Climate change is expected to alter the distribution and abundance of many species. Predictions of climate-induced population extinctions are supported by geographic range shifts that correspond to climatic warming, but few extinctions have been linked mechanistically to climate change. Here we show that extinctions of two populations of a checkerspot butterfly were hastened by increasing variability in precipitation, a phenomenon predicted by global climate models. We model checkerspot populations to show that changes in precipitation amplified population fluctuations, leading to rapid extinctions. As populations of checkerspots and other species become further isolated by habitat loss, climate change is likely to cause more extinctions, threatening both species diversity and critical ecosystem services.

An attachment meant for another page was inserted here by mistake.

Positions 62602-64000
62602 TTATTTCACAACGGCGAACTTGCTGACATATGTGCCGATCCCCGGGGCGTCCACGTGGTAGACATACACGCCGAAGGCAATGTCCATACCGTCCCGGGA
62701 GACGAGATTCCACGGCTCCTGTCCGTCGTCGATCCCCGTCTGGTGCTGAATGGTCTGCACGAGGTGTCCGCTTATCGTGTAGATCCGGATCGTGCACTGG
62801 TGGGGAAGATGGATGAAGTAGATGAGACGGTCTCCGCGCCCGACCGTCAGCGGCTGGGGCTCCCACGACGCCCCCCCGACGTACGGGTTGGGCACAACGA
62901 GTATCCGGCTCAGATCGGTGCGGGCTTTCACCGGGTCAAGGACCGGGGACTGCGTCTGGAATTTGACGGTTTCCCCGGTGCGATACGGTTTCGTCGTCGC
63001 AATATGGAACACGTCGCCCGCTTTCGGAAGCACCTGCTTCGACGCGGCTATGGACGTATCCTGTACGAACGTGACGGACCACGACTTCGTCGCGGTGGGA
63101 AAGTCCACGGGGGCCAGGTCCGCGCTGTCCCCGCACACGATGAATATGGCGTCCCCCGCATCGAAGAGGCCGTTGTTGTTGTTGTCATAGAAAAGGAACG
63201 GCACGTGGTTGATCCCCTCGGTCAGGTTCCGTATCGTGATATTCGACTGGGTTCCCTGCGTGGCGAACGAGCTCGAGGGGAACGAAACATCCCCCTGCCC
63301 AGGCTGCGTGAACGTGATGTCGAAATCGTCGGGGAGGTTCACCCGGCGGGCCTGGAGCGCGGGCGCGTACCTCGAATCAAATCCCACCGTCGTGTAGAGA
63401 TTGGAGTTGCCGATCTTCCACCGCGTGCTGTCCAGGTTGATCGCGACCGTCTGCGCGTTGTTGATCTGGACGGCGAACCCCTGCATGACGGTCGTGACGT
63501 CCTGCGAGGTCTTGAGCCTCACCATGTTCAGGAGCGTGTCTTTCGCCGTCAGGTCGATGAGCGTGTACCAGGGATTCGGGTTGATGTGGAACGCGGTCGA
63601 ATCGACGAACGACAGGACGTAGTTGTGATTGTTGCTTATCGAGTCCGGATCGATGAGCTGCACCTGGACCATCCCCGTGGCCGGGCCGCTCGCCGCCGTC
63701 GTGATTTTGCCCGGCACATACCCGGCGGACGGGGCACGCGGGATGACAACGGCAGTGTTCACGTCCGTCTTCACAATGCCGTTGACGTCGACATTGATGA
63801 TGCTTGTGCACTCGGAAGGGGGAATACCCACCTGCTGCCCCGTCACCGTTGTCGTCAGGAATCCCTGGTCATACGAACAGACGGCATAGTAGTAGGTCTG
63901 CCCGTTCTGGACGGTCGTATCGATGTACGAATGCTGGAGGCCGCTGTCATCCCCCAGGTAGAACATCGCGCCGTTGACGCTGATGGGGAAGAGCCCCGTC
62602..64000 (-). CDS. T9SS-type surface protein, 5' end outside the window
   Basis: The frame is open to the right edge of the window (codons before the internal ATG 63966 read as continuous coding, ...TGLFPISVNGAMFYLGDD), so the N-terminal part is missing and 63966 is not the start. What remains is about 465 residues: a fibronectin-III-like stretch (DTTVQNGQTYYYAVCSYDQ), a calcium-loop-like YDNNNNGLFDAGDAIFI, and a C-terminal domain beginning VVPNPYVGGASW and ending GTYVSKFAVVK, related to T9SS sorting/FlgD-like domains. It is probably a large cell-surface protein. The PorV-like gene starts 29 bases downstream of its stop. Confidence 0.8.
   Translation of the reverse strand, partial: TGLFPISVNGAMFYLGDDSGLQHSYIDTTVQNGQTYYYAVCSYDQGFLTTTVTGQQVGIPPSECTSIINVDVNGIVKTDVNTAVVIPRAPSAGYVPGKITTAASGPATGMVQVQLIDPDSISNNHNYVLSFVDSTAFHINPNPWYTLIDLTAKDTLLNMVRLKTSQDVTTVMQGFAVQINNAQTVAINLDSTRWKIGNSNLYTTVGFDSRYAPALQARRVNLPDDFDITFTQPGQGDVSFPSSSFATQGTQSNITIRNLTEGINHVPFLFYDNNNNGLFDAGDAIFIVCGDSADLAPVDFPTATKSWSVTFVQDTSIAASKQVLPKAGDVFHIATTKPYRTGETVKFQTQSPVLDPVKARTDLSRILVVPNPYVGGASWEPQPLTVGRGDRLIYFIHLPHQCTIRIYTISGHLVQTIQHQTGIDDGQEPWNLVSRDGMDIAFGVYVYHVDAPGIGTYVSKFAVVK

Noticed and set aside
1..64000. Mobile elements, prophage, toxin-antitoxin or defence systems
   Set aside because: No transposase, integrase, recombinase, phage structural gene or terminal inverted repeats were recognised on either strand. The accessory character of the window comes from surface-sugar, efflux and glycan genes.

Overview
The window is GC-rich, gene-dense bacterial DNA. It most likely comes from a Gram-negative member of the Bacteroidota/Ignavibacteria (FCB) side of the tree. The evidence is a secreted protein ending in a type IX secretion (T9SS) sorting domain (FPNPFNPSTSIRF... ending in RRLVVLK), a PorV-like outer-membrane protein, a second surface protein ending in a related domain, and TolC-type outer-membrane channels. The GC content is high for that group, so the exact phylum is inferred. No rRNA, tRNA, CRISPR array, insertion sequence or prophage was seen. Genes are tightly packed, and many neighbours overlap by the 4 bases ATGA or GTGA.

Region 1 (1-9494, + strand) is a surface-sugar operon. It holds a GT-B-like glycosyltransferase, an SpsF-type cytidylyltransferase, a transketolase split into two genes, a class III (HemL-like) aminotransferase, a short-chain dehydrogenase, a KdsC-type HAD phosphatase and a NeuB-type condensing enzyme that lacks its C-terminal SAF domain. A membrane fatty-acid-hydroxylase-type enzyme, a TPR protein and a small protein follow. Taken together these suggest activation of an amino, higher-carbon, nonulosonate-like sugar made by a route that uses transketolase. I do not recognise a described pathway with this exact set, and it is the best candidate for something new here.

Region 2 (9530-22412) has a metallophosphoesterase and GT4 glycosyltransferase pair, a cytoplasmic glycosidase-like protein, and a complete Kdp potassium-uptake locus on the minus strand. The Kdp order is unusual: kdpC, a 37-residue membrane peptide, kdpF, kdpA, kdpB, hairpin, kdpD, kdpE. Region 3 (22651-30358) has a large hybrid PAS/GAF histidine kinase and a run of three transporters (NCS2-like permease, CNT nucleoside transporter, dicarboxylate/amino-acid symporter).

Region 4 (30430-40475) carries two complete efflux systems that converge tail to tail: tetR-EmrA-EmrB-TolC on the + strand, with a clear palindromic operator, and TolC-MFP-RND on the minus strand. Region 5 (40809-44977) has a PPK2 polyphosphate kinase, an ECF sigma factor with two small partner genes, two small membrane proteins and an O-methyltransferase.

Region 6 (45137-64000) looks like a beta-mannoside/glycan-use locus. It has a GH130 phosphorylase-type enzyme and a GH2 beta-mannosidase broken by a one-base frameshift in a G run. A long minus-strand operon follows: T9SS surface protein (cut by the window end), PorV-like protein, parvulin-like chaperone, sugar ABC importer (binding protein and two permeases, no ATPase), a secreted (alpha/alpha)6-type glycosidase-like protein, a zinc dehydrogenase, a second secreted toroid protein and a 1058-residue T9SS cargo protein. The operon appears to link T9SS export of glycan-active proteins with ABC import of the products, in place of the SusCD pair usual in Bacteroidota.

|Original language||English (US)|
|Number of pages||5|
|Journal||Proceedings of the National Academy of Sciences of the United States of America|
|State||Published - Apr 30 2002|